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Essex Field Club
Essex Field Club
registered charity
no 1113963
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We are normally open to the public at our centre at Wat Tyler Country Park every Saturday, Sunday and bank holiday between 11am and 4pm. We are also usually open on Wednesdays between 10am and 4pm.
Early Summer recording Record Red-and-Black Froghopper Record Lavender Beetle
Record Stag Beetle
Record Misumena crab spider
Record Lily Beetle
Record Swollen-thighed Beetle Record Zebra Spider

Geology Site Account


Fingringhoe Wick Nature Reserve, FINGRINGHOE, Colchester District, TM045195, Potential Local Geological Site

 
 
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Fingringhoe Wick Nature Reserve, Fingringhoe. Grid Reference: TM 045 195

Summary

Fingringhoe Wick Nature Reserve is a former gravel pit with good exposures of glacial gravel.

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Summary of the geological interest:

Fingringhoe Wick was a working gravel quarry, known as Freshwater Pit, between 1924 and 1959. Visible in many places are mounds and banks of glacial sand and gravel (known as Upper St. Osyth Gravel) which was deposited some 450,000 years ago by colossal torrents of meltwater issuing from the Anglian ice sheet, the edge of which was then situated only 12 kilometres west of here. At that time ice covered almost all of Britain to a maximum thickness of over one kilometre.

The gravel therefore provides evidence of an exceptionally cold period of the Ice Age, a time when Essex was barren of virtually all life - in stark contrast to the abundant flora and fauna that can be seen at Fingringhoe Wick today. A permanent cliff of gravel exists in the centre of the reserve where pebbles of several different rock types can be collected. These rocks provide clues to the origin of the ice and the rocks over which the ice sheet passed.

There are fine views of the Colne estuary from the edge of the reserve.

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Scientific interest and site importance

Fingringhoe Wick has been cited as providing exposures of Lower St. Osyth Gravel and Upper St. Osyth Gravel (Bridgland 1994). The Lower St. Osyth Gravel was laid down by the River Thames when it flowed through central Essex, to the south of Colchester, and out across the low-lying land that is now the North Sea to become a tributary of the Rhine. Shortly afterwards the Anglian Ice Sheet blocked the valley of the Thames upstream and diverted the river to its present course. As the ice sheet spread into central Essex the former Thames valley became a channel for glacial meltwater which flowed across the Fingringhoe area laying down the Upper St. Osyth Gravel, a typical glacial outwash deposit. The junction between the two gravels therefore represents the point at which the Thames ceased to flow through central Essex. The Thames at that time was a very large, braided river and its diversion must have been a catastrophic event.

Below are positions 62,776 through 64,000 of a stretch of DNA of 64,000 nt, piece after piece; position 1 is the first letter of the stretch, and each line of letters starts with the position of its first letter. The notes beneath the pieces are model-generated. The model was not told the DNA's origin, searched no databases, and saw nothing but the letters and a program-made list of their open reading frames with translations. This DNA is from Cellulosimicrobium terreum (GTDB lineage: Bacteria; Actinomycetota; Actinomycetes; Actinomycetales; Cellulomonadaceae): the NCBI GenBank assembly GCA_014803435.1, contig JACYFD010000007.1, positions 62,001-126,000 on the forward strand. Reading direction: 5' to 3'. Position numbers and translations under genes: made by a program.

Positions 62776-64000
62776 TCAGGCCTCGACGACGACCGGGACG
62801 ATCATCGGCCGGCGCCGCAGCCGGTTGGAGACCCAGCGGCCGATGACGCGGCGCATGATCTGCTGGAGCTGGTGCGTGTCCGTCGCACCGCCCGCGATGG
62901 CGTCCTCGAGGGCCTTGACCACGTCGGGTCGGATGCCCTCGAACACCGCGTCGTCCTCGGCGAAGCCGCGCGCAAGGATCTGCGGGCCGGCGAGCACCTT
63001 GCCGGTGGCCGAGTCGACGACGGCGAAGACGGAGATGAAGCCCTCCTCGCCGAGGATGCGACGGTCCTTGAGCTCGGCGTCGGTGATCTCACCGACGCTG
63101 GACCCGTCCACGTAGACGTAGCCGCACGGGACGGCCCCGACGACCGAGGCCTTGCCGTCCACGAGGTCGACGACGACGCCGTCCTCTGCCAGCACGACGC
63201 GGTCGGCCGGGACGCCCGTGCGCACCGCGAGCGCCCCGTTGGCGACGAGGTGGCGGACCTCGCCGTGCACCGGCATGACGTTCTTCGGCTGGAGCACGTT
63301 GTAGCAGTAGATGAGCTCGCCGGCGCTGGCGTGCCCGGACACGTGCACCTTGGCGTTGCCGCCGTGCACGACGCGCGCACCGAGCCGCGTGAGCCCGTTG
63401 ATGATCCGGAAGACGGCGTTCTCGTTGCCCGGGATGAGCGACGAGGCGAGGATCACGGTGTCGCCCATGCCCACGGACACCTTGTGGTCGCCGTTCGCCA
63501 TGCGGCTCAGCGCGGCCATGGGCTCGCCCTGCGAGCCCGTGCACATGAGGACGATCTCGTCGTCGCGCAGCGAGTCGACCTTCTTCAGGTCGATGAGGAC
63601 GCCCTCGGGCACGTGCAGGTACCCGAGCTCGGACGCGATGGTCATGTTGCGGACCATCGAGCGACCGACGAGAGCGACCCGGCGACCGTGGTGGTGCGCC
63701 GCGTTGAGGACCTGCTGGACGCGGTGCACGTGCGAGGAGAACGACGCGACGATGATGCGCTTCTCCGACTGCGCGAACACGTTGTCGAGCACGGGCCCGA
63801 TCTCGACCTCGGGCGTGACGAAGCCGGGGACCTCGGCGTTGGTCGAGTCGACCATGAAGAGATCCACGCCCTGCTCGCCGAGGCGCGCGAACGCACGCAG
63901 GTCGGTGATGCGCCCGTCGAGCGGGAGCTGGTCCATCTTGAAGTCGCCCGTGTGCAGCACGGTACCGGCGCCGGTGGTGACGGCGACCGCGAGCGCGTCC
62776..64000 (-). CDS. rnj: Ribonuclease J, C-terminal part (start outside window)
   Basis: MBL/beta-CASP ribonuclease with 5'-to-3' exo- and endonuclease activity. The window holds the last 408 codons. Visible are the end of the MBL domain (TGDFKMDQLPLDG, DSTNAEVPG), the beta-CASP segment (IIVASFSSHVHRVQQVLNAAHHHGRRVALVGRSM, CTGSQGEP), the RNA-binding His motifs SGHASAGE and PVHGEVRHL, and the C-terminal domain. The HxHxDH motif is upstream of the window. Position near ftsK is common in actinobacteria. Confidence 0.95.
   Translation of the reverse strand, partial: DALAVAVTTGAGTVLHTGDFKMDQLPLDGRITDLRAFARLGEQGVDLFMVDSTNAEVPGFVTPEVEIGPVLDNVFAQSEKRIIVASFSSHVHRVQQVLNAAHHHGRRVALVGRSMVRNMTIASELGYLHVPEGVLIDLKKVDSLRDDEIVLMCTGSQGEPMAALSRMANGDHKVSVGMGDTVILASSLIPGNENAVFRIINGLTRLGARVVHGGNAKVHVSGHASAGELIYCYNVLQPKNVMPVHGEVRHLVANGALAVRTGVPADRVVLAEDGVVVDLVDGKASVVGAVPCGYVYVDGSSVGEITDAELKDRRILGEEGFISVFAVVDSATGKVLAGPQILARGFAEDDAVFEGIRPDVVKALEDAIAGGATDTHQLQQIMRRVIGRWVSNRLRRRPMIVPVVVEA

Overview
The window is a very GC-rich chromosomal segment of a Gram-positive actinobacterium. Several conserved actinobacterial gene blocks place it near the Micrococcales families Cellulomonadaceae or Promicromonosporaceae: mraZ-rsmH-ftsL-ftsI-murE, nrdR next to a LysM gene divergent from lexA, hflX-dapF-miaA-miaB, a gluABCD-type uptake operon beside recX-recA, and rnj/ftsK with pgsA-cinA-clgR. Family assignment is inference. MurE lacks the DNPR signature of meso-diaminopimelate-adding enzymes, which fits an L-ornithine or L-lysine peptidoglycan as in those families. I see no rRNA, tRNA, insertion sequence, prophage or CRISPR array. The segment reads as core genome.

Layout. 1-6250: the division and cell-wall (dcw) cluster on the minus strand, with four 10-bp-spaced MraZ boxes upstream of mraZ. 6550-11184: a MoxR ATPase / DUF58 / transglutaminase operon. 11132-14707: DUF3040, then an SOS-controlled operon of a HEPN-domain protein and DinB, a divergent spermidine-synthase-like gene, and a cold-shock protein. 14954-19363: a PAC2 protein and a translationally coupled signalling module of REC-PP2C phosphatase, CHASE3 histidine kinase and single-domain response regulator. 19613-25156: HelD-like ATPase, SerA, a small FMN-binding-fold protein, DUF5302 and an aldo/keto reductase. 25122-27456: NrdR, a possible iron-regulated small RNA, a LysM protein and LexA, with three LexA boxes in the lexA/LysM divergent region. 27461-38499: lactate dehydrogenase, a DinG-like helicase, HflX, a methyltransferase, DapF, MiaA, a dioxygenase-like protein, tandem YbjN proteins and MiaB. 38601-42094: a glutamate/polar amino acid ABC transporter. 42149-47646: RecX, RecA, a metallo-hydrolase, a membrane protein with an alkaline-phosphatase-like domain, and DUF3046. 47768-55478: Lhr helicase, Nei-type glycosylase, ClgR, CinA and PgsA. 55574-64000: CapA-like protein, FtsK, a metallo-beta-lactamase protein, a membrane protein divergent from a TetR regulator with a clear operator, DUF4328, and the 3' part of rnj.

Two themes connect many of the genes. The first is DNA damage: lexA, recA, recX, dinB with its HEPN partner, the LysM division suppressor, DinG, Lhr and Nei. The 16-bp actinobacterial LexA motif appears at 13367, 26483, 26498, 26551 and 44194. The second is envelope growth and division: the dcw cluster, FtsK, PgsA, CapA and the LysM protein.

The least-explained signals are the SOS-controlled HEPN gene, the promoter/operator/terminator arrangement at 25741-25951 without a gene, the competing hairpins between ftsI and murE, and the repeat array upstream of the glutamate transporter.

Fingringhoe Wick is important because there are very few other sites in Essex where glacial gravel (in this case the Upper St. Osyth Gravel) can be so readily examined. The Lower St. Osyth Gravel is not now visible here although it is occasionally revealed in the active quarry to the north of the site.

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Other information

Fingringhoe Wick was purchased by the Essex Wildlife Trust in 1961. For its biodiversity importance the site is included within the Colne Estuary Site of Special Scientific Interest (SSSI). There is ample car parking but no access to the site by public transport.



Visitors examining the cliff of glacial gravel at Fingringhoe Wick Nature Reserve. Photo: W.H. George

 

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Reference: Bridgland 1994 (pages 288, 292, and 320-325)

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